7 Ways to Gain and Keep Trust as a Leader

People follow people they trust.

I’ve found trust develops over time and experience – as we witness trustworthy behavior. Honestly, as a leader, I’ve felt a delicate tension in maintaining trust. People look for a leader to be strong, independent and confident. Yet, we trust people who are approachable, inclusive and humble.

How do we combine those traits to be trusted leaders?

Here are 7 ways to gain and keep trust as a leader:

Always display confidence, but never cockiness. People will trust a competent leader, but one who is arrogant will be dismissed quickly.

Always follow through, which means you never over-commit. When a leader does what they says they will, people gain trust. When the leader always bails on responsibility – when they have a new idea every day, but nothing ever comes to reality – people begin to doubt everything the leader says.

Always put trust in others, so you’ll have an opportunity for them to put trust in you. Trust is a mutually exclusive commodity. People won’t extend you trust they don’t feel they receive from you. This means you must not be controlling, micro-managing, or negative towards every new idea they bring to the table. It means you must empower, delegate, and give authority to people.

Always extend grace, but be firm in some non-negotiables. I have written previously about the non-negotiable things for me in leadership – things such as responsiveness and mutual-respect – and I share them often with our team. We should have some standards which are not open to discussion. Those should usually be issues of character, vision or values. But, we need to allow people the freedom make their own way, including the freedom to fail, make mistakes, and be assured we will forgive them if needed.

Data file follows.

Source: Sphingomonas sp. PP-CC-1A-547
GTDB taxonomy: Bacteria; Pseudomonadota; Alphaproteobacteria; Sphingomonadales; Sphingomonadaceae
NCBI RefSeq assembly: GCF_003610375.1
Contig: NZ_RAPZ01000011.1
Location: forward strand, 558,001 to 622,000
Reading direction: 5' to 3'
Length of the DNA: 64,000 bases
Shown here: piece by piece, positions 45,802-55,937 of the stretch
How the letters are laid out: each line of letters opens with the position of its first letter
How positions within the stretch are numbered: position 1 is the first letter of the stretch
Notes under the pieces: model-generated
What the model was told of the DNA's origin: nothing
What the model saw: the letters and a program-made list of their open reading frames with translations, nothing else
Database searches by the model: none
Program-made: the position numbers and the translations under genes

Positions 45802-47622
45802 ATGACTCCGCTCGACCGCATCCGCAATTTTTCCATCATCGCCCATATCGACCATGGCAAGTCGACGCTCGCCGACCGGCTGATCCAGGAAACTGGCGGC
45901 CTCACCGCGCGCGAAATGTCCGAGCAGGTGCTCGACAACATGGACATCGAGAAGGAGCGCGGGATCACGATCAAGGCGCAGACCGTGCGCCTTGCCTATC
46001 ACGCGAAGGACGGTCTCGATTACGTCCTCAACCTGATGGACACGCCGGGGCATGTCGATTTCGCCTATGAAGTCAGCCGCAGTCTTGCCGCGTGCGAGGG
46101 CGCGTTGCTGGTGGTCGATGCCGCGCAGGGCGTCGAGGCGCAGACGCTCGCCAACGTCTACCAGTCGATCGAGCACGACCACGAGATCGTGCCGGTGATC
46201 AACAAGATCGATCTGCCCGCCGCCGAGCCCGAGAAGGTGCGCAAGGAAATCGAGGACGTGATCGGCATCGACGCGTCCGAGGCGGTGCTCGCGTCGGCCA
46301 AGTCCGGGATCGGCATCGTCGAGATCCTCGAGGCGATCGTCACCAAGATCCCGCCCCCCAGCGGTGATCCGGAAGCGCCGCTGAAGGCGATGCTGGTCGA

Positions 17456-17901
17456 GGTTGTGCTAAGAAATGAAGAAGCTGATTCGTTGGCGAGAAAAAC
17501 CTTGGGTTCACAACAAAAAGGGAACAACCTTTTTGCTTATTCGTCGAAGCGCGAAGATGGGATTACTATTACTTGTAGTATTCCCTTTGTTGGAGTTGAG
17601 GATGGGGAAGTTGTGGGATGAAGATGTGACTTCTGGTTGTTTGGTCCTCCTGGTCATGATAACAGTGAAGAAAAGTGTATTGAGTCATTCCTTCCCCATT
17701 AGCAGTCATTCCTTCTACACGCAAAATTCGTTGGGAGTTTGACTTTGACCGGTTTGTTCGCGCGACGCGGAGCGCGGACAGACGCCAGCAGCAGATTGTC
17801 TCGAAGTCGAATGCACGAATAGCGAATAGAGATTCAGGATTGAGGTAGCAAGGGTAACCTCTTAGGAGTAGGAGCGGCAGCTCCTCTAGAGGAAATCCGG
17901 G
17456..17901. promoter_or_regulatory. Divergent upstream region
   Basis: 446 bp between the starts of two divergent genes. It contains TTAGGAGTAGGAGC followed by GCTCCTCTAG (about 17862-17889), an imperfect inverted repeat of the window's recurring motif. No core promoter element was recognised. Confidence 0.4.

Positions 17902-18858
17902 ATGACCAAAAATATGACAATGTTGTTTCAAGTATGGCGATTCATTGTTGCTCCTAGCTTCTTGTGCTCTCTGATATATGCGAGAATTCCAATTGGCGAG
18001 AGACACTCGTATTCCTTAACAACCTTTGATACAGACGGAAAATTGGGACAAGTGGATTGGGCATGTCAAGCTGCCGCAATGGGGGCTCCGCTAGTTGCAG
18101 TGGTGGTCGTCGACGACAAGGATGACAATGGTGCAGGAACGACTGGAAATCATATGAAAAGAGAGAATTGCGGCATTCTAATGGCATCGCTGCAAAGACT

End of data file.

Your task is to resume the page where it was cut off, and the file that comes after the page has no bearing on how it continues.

Always try to be knowledgeable and aware by constantly learning, but realize you don’t know everything and you’ll know far more with a team. People trust a teachable leader. They are leery of a leader who knows it all – or pretends they do. We must ask questions, allow others on our team to teach us at times, continually seek wisdom and develop individually, just as we expect those we are trying to lead to do.

Always exhibit humility, but have courage to do the hard things. A trusted leader is humble enough to share recognition, but diligent to do the things everyone expects of the leader – such as lead through the hard seasons, remain calm in crisis, and encourage others when they need hope.

Always value people more than you value progress. This is especially difficult for driven leaders. We want success and this often is measured in numbers. But, people trust people they know genuinely care for them. We must see people as individuals, get to know them, and genuinely love the people we are trying to love – considering their interests even ahead of our own.

What other ways would you add to gain and keep trust as a leader?

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18 thoughts on “7 Ways to Gain and Keep Trust as a Leader

  1. I love this post Ron! Showing others we lead that we are human and that we make mistakes just like everyone else is something that I take very serious.

    When I can admit I was wrong and I don’t know it all, sets a precedence for trust.

    Very good insight!


  2. It's clear from your list here is that trust is a matter of balance, and I wholeheartedly agree. Each point has two apparently opposing terms to keep in proper balance. Trust is degraded when you project an imbalance. You don't even have to be unbalanced, but if one side of the spectrum between a pair of terms is apparent and the other side isn't, people begin to be suspicious. On the other hand, if you intentionally project a balance that doesn't actually exist in your leadership, people will pick up on the disingenuity and trust will still be degraded. So you must both have balance as a matter of intent as well as a matter of open display. It's what we might otherwise call transparency.

  3. These seven tips can be really helpful because they cover all the major aspects a leader needs to consider. In brief words, to know what he is talking about, to accept opinions, to be confident in his decisions and maybe the most important thing is to trust others. Furthermore, a great leader is focused not only on his well-being but on the evolution of all the employees.

  4. ~ Encourages debates and discussions in the team but not divisions
    ~ Nurtures unity in the team not the uniformity
    ~ Is assertive in nature but not aggressive
    ~ Fulfills the commitment not only for gains but even when it hurts